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Nowhere in the coverage of Victoria Toensing’s testimony before Congress, where she echoed the same old defamatory smears against the Wilsons, could I find any mention that Toensing had argued  substantially the same points two years earlier – as a lawyer representing Fox News, ABC, CBS, NBC and CNN, and just about every other major news organization.

Toensing, along with Baker & Hostetler, drafted an amicus brief backing  Judith Miller’s and Matt Cooper’s efforts to avoid testifying. The brief  argued that “there is ample evidence on the public record to cast considerable doubt that a crime has been committed.” Any law student can tell you this puts the cart before the horse. Grand juries are gathered to determine whether a crime has been committed. Since grand jury proceedings are secret, Toensing was obviously ignorant of the evidence being reviewed.

The brief never proffered any bona fide evidence. No judge would rely on the esteemed Washington Times, using anonymous sources who claimed Mrs. Wilson’s identity was first disclosed in the mid-1990's, as evidence. It’s clearly hearsay, inadmissible at trial. No judge would rely on Robert Novak’s claim that the CIA “failed to give him a serious request not to publish her name” as the basis for pre-empting a grand jury investigation.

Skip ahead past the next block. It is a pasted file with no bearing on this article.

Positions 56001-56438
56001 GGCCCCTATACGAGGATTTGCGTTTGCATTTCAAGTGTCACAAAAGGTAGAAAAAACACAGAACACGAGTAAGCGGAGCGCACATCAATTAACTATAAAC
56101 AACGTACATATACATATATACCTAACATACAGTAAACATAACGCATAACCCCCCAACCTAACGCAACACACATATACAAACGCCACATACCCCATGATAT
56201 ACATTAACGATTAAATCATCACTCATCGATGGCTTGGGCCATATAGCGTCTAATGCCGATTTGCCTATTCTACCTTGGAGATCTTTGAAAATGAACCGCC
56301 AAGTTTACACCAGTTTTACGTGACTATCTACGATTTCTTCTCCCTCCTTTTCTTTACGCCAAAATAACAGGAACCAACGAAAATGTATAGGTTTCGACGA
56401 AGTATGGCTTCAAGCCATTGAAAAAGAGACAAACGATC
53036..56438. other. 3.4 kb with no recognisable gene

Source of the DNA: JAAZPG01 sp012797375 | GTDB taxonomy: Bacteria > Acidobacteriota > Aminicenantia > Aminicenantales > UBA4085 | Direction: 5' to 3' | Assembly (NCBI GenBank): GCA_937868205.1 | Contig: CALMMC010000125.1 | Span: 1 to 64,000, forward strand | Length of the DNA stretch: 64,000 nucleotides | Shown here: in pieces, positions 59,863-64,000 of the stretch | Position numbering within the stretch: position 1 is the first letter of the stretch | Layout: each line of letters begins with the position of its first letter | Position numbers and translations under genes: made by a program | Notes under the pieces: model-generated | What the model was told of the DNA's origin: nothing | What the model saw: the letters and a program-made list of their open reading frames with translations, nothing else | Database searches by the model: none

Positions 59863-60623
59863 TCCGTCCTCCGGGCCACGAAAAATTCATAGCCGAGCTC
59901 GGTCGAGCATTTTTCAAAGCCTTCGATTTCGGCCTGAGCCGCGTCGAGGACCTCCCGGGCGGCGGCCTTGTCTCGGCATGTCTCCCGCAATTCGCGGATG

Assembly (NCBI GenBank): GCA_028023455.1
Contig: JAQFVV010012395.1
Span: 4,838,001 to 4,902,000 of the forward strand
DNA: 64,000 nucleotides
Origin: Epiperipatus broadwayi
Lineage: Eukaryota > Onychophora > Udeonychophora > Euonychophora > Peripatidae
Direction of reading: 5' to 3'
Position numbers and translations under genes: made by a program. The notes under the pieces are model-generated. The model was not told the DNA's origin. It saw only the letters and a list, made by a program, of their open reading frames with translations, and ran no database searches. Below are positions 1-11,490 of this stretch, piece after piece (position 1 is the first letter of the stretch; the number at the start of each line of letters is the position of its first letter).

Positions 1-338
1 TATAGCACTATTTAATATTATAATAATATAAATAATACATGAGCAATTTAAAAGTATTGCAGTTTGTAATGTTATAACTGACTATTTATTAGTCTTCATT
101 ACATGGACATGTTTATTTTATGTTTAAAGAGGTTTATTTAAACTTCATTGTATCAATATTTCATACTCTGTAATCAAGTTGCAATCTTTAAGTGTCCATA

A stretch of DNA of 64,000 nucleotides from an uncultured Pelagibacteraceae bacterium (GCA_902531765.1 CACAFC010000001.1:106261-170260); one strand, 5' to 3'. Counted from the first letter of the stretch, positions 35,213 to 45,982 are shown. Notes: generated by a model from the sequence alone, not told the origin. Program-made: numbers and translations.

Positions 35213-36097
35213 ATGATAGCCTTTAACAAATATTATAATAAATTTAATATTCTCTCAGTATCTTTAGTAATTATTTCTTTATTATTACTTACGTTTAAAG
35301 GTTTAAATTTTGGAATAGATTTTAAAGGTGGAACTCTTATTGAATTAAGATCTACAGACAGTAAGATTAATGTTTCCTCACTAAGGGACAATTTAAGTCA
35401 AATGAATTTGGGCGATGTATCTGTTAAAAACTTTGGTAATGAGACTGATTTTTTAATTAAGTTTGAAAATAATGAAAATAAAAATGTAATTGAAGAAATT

The brief cited the usual red herring – Joseph Wilson publicly spoke about his travels to Niger on behalf of the CIA, as if that somehow that made his wife’s CIA-status an open secret and somehow newsworthy. So, ”there should be abundant concern that the CIA may have initiated this investigation out of embarrassment over revelations of its own shortcomings.” Huh? Judges aren’t stupid. They know the difference between fanciful speculation and real evidence.

Nor were Baker & Hostetler and 36 major news organizations stupid. No one expected the brief to affect the outcome of the case. But the filing enabled the Washington Post to report, “The 40-page brief [15 pages of substantive text], … argues that there is ‘ample evidence . . . to doubt that a crime has been committed' in the case.” And, ”Attorneys for the news organizations said yesterday that their decision to submit the brief underscores deep concern in the journalism community over special prosecutor Patrick Fitzgerald's tactics.”

In the interest of brevity, neither the ”ample evidence” nor the prosecutors ”tactics” were specified. The unstated truth was the brief had no legal basis; it was merely an  attempt to neutralize the Wilsons in the media before the day of reckoning arrived. In 2007, let’s not forget that no one from the mainstream media has totally clean hands.